N2 - F-box proteins serve as specificity factors for a family of ubiquitin protein ligases composed of Skp1, Cu11, and Rbx1. In SCF complexes, Cu11 serves as a scaffold for assembly of the catalytic components composed of Rbx1 and a ubiquitin-conjugating enzyme and the specificity module composed of Skp1 and an F-box protein. F-box proteins interact with Skp1 through the F-box motif and with ubiquitination substrates through C-terminal protein interaction domains such as WD40 repeats. The human genome contains ∼68 F-box proteins, which fall into three major classes: Fbws containing WD40 repeats, Fbls containing leucine-rich repeats, and Fbxs containing other types of domains. Most often, F-box proteins interact with their targets in a phosphorylation-dependent manner. The interaction of F-box proteins with substrates typically involves a phosphodegron, a small peptide motif containing specific phosphorylation events whose sequence is complementary to the F-box protein. The identification of substrates of F-box proteins is frequently a challenge because of the relatively weak affinity of substrates for the requisite F-box protein. Here we describe approaches for the identification of substrates of F-box proteins. Approaches include stabilization of ubiquitination targets by Cu11-dominant negatives, the use of shRNA hairpins to disrupt F-box protein expression, and the use of collections of F-box proteins as biochemical reagents to identify interacting proteins that may be substrates. In addition, we describe approaches for the use of immobilized phosphopeptides to identify F-box proteins that recognize particular phosphodegrons.

AB - F-box proteins serve as specificity factors for a family of ubiquitin protein ligases composed of Skp1, Cu11, and Rbx1. In SCF complexes, Cu11 serves as a scaffold for assembly of the catalytic components composed of Rbx1 and a ubiquitin-conjugating enzyme and the specificity module composed of Skp1 and an F-box protein. F-box proteins interact with Skp1 through the F-box motif and with ubiquitination substrates through C-terminal protein interaction domains such as WD40 repeats. The human genome contains ∼68 F-box proteins, which fall into three major classes: Fbws containing WD40 repeats, Fbls containing leucine-rich repeats, and Fbxs containing other types of domains. Most often, F-box proteins interact with their targets in a phosphorylation-dependent manner. The interaction of F-box proteins with substrates typically involves a phosphodegron, a small peptide motif containing specific phosphorylation events whose sequence is complementary to the F-box protein. The identification of substrates of F-box proteins is frequently a challenge because of the relatively weak affinity of substrates for the requisite F-box protein. Here we describe approaches for the identification of substrates of F-box proteins. Approaches include stabilization of ubiquitination targets by Cu11-dominant negatives, the use of shRNA hairpins to disrupt F-box protein expression, and the use of collections of F-box proteins as biochemical reagents to identify interacting proteins that may be substrates. In addition, we describe approaches for the use of immobilized phosphopeptides to identify F-box proteins that recognize particular phosphodegrons.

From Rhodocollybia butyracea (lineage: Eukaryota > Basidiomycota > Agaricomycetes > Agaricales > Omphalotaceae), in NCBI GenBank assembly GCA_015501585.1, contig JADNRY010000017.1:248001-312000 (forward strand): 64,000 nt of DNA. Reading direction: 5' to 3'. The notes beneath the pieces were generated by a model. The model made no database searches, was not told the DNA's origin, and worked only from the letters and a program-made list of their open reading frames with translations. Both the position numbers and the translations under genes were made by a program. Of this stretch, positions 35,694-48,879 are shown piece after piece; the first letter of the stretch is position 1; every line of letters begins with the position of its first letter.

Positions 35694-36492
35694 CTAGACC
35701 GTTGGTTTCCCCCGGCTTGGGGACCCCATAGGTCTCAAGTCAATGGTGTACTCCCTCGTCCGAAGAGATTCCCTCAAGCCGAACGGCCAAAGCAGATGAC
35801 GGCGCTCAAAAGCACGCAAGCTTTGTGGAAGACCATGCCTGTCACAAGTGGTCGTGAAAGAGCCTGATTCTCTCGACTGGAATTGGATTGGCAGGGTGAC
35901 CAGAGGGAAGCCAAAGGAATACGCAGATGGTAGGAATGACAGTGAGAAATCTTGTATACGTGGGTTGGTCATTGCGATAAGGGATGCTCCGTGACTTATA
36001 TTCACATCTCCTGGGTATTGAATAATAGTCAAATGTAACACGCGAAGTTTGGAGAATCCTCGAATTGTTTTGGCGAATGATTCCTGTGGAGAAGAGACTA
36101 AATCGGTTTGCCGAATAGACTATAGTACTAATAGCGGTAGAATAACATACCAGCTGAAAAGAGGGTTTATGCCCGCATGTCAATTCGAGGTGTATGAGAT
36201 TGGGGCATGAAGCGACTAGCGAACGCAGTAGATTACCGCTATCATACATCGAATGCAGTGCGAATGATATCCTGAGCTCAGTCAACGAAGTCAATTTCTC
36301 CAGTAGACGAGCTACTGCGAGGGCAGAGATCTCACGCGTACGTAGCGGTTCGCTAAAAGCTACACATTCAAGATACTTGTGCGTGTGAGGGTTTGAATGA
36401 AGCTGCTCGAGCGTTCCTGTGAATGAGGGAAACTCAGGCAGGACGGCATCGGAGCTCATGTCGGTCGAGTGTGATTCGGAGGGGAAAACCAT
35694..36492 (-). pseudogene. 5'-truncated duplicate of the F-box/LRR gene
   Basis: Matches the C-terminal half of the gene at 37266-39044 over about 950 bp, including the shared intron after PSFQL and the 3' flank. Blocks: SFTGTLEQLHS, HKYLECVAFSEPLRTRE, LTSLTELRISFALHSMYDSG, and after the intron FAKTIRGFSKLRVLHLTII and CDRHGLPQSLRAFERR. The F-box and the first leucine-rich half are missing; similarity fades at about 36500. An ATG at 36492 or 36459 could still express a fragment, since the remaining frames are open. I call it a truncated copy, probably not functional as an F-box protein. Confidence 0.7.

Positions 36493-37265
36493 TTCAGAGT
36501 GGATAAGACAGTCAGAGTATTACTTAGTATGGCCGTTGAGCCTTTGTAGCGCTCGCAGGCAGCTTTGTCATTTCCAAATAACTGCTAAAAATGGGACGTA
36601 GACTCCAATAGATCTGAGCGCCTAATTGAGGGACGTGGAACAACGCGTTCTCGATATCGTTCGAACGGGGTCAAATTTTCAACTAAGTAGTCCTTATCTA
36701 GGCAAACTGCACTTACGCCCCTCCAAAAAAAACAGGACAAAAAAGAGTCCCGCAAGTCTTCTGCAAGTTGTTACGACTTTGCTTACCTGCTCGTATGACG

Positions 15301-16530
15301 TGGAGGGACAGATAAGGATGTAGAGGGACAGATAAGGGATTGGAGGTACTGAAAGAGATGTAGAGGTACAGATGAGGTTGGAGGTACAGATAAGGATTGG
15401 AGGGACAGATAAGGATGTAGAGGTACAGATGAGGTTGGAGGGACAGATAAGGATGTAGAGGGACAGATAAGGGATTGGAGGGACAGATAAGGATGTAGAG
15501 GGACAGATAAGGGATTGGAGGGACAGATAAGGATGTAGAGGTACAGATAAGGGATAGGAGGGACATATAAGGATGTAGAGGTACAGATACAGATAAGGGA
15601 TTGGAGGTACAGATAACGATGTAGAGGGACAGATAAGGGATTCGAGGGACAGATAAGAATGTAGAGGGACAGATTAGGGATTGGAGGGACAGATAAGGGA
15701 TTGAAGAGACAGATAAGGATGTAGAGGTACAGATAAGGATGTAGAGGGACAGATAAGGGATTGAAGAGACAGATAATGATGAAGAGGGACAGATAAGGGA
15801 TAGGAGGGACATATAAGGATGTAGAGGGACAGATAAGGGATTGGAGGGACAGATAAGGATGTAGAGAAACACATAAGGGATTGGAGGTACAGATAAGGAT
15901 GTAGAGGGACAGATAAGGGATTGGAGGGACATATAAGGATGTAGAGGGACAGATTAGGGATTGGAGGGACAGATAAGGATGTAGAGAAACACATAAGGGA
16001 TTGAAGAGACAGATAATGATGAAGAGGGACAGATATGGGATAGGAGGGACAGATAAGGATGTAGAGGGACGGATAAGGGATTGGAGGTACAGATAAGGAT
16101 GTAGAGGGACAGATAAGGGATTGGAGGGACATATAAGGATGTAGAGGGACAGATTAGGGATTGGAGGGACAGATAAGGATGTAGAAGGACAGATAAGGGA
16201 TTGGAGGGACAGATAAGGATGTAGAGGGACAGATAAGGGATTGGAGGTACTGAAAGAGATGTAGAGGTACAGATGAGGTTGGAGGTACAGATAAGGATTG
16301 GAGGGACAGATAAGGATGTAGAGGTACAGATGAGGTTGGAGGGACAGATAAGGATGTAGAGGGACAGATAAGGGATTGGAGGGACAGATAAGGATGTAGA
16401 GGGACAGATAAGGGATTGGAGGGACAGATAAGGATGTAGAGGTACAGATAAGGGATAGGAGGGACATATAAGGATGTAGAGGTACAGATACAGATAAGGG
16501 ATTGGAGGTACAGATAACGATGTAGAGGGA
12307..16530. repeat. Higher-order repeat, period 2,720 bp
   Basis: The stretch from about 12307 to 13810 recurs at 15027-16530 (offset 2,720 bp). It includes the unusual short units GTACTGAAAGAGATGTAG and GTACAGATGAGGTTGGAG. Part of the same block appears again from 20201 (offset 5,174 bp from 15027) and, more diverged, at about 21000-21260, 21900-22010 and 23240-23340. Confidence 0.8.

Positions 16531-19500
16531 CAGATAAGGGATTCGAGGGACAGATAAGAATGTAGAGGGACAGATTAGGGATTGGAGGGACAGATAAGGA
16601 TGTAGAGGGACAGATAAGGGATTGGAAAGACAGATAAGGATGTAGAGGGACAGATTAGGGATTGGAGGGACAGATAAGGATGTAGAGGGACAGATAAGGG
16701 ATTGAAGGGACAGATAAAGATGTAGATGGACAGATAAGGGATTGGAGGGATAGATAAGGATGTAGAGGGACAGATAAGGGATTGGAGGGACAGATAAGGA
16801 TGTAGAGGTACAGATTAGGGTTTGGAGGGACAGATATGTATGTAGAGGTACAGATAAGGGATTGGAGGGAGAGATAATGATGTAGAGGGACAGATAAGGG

UR - http://www.scopus.com/inward/record.url?scp=28944448413&partnerID=8YFLogxK

UR - http://www.scopus.com/inward/citedby.url?scp=28944448413&partnerID=8YFLogxK

U2 - 10.1016/S0076-6879(05)99020-4

DO - 10.1016/S0076-6879(05)99020-4

M3 - Review article

C2 - 16338364

AN - SCOPUS:28944448413

VL - 399

SP - 287

EP - 309

JO - ImmunoMethods

JF - ImmunoMethods

SN - 1046-2023

M1 - 20

ER -